Symposium: Exploring transitional justice efforts in an ever-changing world

Elise Carreau News and Events AGJA

International justice symposium: Transition from where? Transition to what? Exploring transitional justice efforts in an ever-changing world

With the financial support of the German Federal Foreign Office and the Ministry of Foreign Affairs of the Netherlands.

19 May 2023, Nairobi, Kenya.

Click here for the symposium pictures and here for all the video recordings of the panel discussions. 

Recognising that human rights violations are being committed on a daily basis in Sudan, the Wayamo Foundation, the Africa Group for Justice and Accountability (AGJA) and the Aga Khan University Graduate School of Media and Communication hosted a public symposium on transitional justice and international criminal law on 19 May 2023, in Nairobi, Kenya.

The symposium brought together high-level regional and international experts as well as transitional justice and international criminal law advocates from Kenya in a forum for respectful and spirited discussion and debate. The proceedings were opened by Prof. Nancy Booker, Associate Professor and Interim Dean at the Aga Khan University Graduate School of Media and Communications, who welcomed all the participants to the day’s event. She emphasised the important role played by media actors in reporting on human rights violations, and the steps being taken by her university to address this issue in its curriculum. In her opening remarks, Wayamo Foundation Director, Bettina Ambach, observed, “Everything changed on 15 April, when the armed conflict between the two generals broke out. All of our local colleagues and partners are now in a struggle for survival. I want to take a moment to acknowledge that what we have been and will be discussing here in Nairobi is not merely academic: it matters to people on the ground in Sudan right now, who are caught in a spiral of violence.”

Fatiha Serour, former Deputy Special Representative of the UN Secretary General in Somalia and AGJA Chairperson, stated, “Those who have been violated —whether through sexual violence or other forms of abuse— are not always able to access a court to testify about human rights violations and seek justice. That’s why we need transitional justice with its multi-dimensional potential for serving victims and survivors.” Zainab Bangura, Director-General of the UN Office at Nairobi (UNON), gave an inspiring speech to Sudanese civil society actors, urging them to continue to fight for a democratic, civilian-led Sudan.

The joint Wayamo-AGJA conference explored timely and pressing issues regarding the tools available to states and affected communities to address past atrocities and ongoing human rights violations. The symposium’s opening session, entitled “An ongoing obligation: the continuing importance of accountability in Sudan”, featured Sudanese guest speakers, Moneim Adam, Access to Justice Programme Director, Gisa INC, and Gouja Ahmed, Sudan Communications and Logistics Officer, Wayamo Foundation. In a recorded video intervention, Mr. Ahmed gave an emotional and moving account of the events that were currently unfolding in Darfur, which brought many in the auditorium to tears. In his speech, he urged all those present to stand in solidarity with the Sudanese people and join efforts in the pursuit of peace and accountability in the country.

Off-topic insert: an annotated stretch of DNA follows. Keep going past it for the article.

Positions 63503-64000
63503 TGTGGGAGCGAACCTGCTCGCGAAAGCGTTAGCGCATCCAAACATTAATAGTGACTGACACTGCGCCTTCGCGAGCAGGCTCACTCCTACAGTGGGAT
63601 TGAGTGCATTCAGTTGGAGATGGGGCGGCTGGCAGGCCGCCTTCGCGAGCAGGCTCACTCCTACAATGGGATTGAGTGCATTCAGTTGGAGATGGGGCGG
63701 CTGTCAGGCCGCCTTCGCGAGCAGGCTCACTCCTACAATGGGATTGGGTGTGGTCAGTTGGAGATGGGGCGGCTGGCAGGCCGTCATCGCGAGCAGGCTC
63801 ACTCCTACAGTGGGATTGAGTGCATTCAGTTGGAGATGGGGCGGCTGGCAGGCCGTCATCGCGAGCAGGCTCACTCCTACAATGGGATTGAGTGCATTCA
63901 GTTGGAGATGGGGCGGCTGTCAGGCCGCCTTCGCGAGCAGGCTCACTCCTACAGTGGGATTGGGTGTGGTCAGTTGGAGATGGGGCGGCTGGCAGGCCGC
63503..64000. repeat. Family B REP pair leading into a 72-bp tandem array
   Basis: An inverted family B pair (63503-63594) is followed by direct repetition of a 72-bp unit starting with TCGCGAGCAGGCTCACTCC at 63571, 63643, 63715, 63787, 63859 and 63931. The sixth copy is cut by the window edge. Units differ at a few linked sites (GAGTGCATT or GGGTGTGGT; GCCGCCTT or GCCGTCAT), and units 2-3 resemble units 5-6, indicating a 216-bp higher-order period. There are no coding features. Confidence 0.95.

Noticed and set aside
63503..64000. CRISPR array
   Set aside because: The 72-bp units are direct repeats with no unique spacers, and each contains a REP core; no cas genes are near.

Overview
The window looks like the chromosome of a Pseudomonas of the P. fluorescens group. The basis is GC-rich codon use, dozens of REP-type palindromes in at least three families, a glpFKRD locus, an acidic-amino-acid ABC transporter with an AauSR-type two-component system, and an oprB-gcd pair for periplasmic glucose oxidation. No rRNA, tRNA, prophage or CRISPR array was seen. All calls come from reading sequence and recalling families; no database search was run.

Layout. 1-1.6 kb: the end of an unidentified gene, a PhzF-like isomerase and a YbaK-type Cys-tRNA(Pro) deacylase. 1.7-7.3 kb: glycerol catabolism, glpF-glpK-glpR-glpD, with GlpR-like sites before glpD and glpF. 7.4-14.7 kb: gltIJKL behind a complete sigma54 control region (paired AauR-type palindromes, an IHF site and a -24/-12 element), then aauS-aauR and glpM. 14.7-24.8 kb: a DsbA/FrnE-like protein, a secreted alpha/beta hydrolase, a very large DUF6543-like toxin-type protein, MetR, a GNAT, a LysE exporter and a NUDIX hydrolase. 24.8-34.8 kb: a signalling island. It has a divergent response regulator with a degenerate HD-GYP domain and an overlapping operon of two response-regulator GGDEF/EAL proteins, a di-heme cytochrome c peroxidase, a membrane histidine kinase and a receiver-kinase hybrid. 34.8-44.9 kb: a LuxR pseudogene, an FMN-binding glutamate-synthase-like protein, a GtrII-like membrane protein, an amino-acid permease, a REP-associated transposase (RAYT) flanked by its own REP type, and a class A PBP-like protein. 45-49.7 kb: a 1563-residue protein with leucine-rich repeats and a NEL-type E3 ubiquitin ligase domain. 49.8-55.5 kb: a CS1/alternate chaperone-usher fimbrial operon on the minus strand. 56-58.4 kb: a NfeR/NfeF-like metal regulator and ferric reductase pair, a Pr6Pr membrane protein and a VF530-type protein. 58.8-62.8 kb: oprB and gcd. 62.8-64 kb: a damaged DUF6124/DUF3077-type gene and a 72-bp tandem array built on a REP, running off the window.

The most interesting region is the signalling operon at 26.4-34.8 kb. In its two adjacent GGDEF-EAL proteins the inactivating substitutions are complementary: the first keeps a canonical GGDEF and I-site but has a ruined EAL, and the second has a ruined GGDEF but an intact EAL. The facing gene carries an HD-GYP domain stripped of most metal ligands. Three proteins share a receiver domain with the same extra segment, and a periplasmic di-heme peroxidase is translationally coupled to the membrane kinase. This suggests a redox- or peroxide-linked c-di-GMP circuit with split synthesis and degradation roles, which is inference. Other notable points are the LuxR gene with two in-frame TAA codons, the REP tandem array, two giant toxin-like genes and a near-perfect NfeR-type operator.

Over ninety participants drawn from Kenyan and Sudanese civil society organisations, the Kenya Bar Association, media representatives from Kenya and the Sudanese diaspora, the diplomatic corps, and law and international relations students from various Nairobi universities took part in the symposium. Spanning three panels and one conversation, the symposium addressed topics which included, transitional justice in a transitioning world, focusing on recent geopolitical, international and legal changes in the transitional justice field, opportunities and challenges in the collection of evidence of mass atrocities, the prosecution of international crimes in domestic courts, and lastly, the renewed momentum in international criminal law and concerns about double standards. The rich and diverse panel of speakers included Catherine Marchi-Uhel, Head of the International, Impartial and Independent Mechanism for Syria (IIIM), Nema Milaninia, Special Advisor to the U.S. Ambassador-at-Large for Global Criminal Justice, Tabitha Ouya, Head of the Civil Rights Division, Office of the Director of Public Prosecutions, Kenya, and members of AGJA, a group of high-level African experts on international criminal law and human rights, among others. (Click here for the programme and a full list of speakers and panels).

A few key observations made by the panellists were: the positive trend in transitional justice mechanisms towards stressing the inclusion of victims and local ownership; the emphasis on reparations, and the truism that there is no justice without reparations; the importance of ensuring that investigative work is not done in silos, and that space is reserved for combining traditional and new technologies such as digital open-source information. Further observations included: the need to view justice from a holistic and comprehensive perspective, which includes justice efforts at an international, regional and domestic level; and the importance of focusing on sexual and gender-based violence, something that is sadly all too common in conflict situations but is not addressed comprehensively.

The last panel’s closing discussion on double standards and how to achieve greater equality in the distribution of justice for international crimes left the participants with the following powerful words ringing in their ears, “Let us create our own standards and make them work!”

With an eye on current events in Sudan, the Wayamo Foundation hosted a series of events from 17-20 May 2023 in Nairobi, Kenya.